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System Configuration and Computer Hygiene

BIOS (Basic Input Outpus System)

When a computer is first started, it needs some direction as to what to do. It needs to know where to find the OS’s startup files, how hardware is to be accessed by the OS, and what hardware is installed on the system, among other things. It is the job of the BIOS to perform these tasks. BIOSs are made by a number of different companies, often customized by the motherboard manufacturers or system builders for a particular motherboard or computer.

There are Some BIOS brand names are Phoenix™, AMIBIOS®, Award™, IBM®, and MR BIOS® Etc.

Processes Done When we Start Computer

Power On Self Test (POST)

The first event that happens when a computer is powered on is the POST, performed by the BIOS. The POST consists of a quick series of diagnostic tests, mostly to make certain that essential hardware is present and operating. The most essential hardware is the BIOS itself, processor, memory, video system, and a source of OS startup files.The POST first checks the BIOS, and then the other items. If any of these are not operating correctly, the computer might not start or run correctly. As long as the BIOS program is not set to “Quiet Boot,” the POST will give a single beep to let you know that all the tests were successful. If the POST detects problems, it will give a beep code and/or a text message to let you know what is wrong.

Setup Program

The program run by the BIOS is usually called the setup program. Different motherboard manufacturers vary as to how to access the setup program. The most common method is to press a given key just after the first information appears on the screen after the computer is powered on. Often, the screen will give a prompt such as “Press Del to access Setup.” <Del> is the most common key. Others include <F2> on Dells and HP, <F10> on Compaqs, and <F1> on some Gateways. Setup screens vary widely, so we will cover the most common and important BIOS settings.

To help prevent changes from causing serious problems, BIOS manufacturers offer a way out. After you have changed BIOS settings, setup programs offer you a choice to accept or discard changes as you exit the program. Use this function if you are unsure of any changes you have made, or if you haven’t recorded those changes on paper.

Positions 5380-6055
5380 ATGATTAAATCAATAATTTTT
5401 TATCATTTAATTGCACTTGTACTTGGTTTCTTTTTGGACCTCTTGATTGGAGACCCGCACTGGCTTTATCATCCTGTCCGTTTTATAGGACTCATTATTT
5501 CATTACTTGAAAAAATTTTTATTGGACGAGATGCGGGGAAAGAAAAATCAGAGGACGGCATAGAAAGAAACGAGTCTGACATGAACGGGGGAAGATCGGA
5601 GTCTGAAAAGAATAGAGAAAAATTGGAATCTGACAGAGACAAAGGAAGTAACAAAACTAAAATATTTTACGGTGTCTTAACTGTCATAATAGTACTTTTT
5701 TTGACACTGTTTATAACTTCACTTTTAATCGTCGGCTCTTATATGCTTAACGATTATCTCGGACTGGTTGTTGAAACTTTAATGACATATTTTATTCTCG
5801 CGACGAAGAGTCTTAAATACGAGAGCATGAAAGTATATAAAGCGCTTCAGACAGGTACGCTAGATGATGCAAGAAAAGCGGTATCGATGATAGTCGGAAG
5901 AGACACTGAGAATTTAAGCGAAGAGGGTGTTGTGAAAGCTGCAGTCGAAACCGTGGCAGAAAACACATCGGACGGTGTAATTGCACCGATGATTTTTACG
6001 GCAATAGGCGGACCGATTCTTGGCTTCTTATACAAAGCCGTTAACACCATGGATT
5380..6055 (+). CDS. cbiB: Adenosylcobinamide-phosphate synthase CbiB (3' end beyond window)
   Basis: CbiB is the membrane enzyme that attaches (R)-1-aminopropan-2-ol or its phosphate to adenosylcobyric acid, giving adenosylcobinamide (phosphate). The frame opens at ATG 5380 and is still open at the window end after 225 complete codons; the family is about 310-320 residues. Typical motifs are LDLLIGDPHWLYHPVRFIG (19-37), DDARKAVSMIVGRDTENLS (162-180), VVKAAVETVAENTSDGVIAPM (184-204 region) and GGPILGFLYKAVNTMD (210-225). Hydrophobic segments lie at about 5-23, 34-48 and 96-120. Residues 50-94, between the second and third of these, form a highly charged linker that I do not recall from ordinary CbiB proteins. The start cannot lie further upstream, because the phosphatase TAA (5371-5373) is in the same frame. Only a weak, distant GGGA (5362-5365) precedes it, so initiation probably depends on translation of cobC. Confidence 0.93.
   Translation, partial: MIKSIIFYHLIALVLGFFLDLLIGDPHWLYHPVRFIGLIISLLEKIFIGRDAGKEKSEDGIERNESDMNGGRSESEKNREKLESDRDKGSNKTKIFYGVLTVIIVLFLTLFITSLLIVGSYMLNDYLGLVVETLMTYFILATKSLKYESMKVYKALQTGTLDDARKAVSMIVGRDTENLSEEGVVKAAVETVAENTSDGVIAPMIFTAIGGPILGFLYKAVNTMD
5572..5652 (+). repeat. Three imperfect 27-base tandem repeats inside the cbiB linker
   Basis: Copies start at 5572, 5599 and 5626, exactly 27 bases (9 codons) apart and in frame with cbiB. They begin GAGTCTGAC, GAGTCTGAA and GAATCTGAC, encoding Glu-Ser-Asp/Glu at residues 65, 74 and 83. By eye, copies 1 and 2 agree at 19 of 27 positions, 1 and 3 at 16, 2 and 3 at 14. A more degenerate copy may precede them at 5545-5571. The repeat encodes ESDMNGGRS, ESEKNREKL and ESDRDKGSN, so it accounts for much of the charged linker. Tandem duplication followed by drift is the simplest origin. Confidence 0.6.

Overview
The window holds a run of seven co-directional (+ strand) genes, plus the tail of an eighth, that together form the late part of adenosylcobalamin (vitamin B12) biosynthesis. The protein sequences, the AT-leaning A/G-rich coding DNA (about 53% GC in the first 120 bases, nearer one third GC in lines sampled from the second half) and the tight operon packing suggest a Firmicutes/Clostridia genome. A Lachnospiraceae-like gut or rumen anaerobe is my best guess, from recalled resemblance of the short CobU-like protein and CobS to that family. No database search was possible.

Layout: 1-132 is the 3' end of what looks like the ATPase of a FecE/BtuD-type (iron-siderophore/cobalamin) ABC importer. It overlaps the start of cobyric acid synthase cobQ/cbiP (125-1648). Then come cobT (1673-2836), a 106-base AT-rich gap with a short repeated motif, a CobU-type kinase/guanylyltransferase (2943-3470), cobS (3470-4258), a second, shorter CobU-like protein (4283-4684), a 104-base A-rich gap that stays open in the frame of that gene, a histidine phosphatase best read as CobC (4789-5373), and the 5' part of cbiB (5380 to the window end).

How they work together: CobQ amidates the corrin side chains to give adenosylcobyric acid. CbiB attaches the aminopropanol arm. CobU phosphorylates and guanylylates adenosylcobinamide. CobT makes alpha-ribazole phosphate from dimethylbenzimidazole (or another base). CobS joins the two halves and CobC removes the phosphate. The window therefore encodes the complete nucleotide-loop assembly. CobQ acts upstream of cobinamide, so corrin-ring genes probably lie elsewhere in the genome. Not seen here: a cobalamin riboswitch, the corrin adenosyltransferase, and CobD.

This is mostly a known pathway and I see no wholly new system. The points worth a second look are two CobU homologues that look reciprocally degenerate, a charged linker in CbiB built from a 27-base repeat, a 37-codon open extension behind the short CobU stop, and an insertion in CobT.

Important BIOS Settings and Information

System Date and Time: This can also be set in Windows

Port assignments: If the computer has ports (serial, parallel, etc.) that are not being used, and it is necessary to free up their resources, you can disable them in the setup program. Conversely, if you need to use them and they are disabled, you can re-enable them in Setup.

Supervisor and user passwords: You can set passwords for the computer.

Power settings : Contains power use settings including those for hibernation, standby, and in battery-powered computers, power conservation settings. Often, BIOSs contain settings that allow proper shutdown of Windows just by pressing the power button on the computer or keyboard once. Some systems have different levels of standby types.

Boot order: Traditionally, a computer is set to boot first from the floppy drive, and then from the main hard drive (Drive C). This means that the computer will check the floppy drive first for boot files. If there is no disk in the floppy drive, the computer will then go to the hard drive to look for boot files. That is why if you leave a nonbootable floppy disk in the drive and try to boot up, you’ll get an error message such as “NTLDR is missing. Press any key to restart.” or “Non-system disk or disk error.” This can be changed to pretty much any order, including CD-ROM and DVD drives. It is useful when installing Windows on a new or just-formatted computer to set the computer to boot first from a CD-ROM drive, and then insert the Windows installation CD-ROM into that drive. This saves you from having to use boot floppies that might or might not come with the Windows CD-ROM.